Disquiet Junto Project 0562: Sheep Music

hello.

i enjoyed working on this project; i have always been interested by the subject of sleep and dreams and often try to reflect some element of that in my music.

by coincidence, i’d had the melody of a lullaby stuck in my head for a week or so before the project went out, and so my initial thought was to try and recreate that. it turns out (once i did a search for ‘lullaby midi’, hoping to find something to easily incorporate into a track) that the lullaby in my head was brahms’ wiegenlied. while it was stuck in my head i made up some lyrics for it and was originally going to use these in the piece, but eventually decided against it.

my concept was quite simple: i thought what if i played the lullaby, but extremely slowed down, to make a very ambient piece, maybe adding in some other subtle elements as well. i brought the midi into bitwig studio, and my first thought was to use karanyi’s lofi keys instrument (which i had recently bought) to make a nice gentle keyboard sound. i made a duplicate of the midi track and set this one up with arturia’s analog lab v, i wanted to use a synth pad this time but it took me a while to find one i really liked.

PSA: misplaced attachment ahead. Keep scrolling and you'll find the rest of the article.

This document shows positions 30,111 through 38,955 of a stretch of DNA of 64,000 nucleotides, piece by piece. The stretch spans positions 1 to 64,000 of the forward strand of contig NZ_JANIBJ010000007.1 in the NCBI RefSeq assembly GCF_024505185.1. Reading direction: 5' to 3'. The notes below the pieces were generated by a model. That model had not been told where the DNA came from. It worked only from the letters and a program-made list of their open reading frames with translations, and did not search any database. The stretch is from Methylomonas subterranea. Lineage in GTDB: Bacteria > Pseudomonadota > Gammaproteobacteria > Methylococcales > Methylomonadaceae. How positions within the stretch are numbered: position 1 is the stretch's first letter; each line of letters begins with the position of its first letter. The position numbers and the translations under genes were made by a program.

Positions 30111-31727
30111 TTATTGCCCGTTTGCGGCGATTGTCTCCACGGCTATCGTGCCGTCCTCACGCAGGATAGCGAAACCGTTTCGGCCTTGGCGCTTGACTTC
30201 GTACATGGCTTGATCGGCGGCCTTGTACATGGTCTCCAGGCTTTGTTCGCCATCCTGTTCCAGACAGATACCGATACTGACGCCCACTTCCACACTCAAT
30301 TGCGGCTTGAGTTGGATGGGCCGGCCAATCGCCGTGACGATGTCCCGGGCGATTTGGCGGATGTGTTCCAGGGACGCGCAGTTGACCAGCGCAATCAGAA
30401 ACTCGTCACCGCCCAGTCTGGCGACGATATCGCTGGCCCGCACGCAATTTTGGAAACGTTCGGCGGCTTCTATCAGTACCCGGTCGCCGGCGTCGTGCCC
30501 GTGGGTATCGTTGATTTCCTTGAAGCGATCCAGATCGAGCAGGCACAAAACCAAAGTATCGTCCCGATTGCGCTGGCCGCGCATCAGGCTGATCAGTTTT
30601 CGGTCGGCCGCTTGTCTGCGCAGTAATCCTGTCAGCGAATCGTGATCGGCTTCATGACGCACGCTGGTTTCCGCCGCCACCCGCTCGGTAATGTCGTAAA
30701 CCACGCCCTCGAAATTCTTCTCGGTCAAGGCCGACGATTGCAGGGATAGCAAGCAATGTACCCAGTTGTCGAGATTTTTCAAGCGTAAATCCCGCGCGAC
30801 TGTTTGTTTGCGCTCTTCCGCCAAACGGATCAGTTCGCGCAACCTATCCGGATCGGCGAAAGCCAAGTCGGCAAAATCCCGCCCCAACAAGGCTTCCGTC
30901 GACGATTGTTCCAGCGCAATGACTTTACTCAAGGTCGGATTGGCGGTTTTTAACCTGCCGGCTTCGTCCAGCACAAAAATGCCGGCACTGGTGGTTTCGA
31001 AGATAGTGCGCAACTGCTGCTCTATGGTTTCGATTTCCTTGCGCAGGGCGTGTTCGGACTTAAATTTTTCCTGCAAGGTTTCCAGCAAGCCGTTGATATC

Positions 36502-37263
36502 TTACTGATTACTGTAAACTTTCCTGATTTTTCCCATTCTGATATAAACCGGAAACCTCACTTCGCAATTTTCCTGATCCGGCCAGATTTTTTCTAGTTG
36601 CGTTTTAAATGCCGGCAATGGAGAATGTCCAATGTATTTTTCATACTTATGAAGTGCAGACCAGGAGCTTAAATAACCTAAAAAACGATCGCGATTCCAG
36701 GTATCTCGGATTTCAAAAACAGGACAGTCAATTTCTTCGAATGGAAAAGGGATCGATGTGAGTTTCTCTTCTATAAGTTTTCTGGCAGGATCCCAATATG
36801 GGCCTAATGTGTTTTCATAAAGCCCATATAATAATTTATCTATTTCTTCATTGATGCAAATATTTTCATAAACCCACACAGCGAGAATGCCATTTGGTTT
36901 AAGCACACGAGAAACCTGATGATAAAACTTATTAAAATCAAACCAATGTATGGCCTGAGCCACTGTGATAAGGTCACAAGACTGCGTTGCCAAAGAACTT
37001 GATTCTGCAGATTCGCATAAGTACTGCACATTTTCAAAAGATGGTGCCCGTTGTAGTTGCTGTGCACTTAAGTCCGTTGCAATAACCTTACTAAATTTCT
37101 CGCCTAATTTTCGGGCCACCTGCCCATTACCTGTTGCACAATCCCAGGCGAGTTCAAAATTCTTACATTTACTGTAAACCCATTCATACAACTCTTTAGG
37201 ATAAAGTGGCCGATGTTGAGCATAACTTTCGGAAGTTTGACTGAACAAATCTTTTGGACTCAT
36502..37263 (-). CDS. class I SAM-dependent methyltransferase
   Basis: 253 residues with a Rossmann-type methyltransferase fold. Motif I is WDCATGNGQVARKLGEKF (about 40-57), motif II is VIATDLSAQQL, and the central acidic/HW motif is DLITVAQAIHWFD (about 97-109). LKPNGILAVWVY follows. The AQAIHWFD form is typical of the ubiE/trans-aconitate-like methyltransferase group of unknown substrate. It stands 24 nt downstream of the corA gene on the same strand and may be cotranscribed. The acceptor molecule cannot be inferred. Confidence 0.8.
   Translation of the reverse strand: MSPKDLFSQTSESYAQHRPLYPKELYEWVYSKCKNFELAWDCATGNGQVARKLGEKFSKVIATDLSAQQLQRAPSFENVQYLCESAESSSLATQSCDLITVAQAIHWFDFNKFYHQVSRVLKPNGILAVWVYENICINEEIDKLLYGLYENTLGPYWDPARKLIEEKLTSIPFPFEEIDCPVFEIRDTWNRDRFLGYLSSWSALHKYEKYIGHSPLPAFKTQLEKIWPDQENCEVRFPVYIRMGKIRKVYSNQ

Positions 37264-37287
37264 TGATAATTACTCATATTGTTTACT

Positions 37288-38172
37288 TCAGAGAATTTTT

however when i played it back it seemed too quick and still sounded too coherently like the original composition, even though i had slowed the tempo from 110 bpm to a mere 30. bitwig studio has a feature where you can scale timeline events to preset values or arbitrarily; i’d previously used this to speed up/slow down samples, but i did not realise that it could also be applied to midi events. i scaled the midis to 200% and this was satisfyingly slow without completely losing the sense of the original composition. i also added in two identical tracks (panned opposite each other) of some free ambient beds samples i’d got from ghosthack, to give the piece a fuller sound.